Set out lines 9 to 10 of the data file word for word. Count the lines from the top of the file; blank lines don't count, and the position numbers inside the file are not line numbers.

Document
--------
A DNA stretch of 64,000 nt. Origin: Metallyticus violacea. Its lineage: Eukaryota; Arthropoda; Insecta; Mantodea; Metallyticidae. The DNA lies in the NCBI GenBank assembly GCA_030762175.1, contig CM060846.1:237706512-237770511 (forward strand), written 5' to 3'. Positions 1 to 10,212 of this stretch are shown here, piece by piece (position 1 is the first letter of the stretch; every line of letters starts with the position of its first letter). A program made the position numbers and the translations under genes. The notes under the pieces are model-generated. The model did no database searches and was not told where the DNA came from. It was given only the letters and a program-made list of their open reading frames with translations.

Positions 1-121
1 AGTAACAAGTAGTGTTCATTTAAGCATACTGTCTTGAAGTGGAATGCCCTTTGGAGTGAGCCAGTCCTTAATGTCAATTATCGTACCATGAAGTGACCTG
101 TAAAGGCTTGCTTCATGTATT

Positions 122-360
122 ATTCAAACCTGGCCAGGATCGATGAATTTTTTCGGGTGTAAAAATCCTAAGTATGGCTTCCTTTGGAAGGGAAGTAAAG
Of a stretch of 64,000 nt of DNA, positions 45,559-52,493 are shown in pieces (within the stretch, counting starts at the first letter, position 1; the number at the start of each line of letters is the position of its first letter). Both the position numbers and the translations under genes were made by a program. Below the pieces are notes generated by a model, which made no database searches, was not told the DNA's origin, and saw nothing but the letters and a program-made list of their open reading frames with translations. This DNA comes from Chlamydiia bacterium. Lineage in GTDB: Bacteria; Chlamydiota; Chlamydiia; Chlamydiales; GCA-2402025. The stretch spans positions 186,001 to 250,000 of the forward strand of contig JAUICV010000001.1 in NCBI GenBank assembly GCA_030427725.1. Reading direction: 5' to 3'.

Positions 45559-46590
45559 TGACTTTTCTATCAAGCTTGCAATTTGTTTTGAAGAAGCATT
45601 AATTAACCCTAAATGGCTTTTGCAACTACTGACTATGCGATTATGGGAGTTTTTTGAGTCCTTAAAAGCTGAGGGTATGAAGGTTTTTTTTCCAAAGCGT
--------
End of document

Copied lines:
45559 TGACTTTTCTATCAAGCTTGCAATTTGTTTTGAAGAAGCATT
45601 AATTAACCCTAAATGGCTTTTGCAACTACTGACTATGCGATTATGGGAGTTTTTTGAGTCCTTAAAAGCTGAGGGTATGAAGGTTTTTTTTCCAAAGCGT